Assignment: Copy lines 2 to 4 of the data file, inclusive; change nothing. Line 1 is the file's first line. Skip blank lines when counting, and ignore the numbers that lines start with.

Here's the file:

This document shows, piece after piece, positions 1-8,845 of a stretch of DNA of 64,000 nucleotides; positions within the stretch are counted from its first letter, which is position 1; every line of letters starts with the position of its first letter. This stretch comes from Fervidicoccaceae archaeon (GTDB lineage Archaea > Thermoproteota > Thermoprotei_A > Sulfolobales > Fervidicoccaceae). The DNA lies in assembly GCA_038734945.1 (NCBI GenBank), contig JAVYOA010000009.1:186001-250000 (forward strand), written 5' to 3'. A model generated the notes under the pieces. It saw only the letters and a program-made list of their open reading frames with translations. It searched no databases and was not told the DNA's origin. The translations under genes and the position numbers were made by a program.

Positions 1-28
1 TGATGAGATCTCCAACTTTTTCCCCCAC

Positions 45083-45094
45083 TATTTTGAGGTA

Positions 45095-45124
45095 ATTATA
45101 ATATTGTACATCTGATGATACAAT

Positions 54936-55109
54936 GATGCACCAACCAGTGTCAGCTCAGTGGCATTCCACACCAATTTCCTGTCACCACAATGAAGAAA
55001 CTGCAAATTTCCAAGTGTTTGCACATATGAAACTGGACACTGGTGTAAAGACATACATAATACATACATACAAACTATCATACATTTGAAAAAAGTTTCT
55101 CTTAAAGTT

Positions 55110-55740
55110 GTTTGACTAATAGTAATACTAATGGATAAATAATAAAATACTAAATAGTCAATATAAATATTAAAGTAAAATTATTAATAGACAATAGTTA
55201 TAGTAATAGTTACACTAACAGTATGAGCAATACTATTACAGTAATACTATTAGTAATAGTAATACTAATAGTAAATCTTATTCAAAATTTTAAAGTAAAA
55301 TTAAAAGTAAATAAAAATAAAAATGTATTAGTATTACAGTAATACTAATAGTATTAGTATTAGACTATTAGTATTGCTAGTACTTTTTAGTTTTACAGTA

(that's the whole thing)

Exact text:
Positions 1-28
1 TGATGAGATCTCCAACTTTTTCCCCCAC

Positions 45083-45094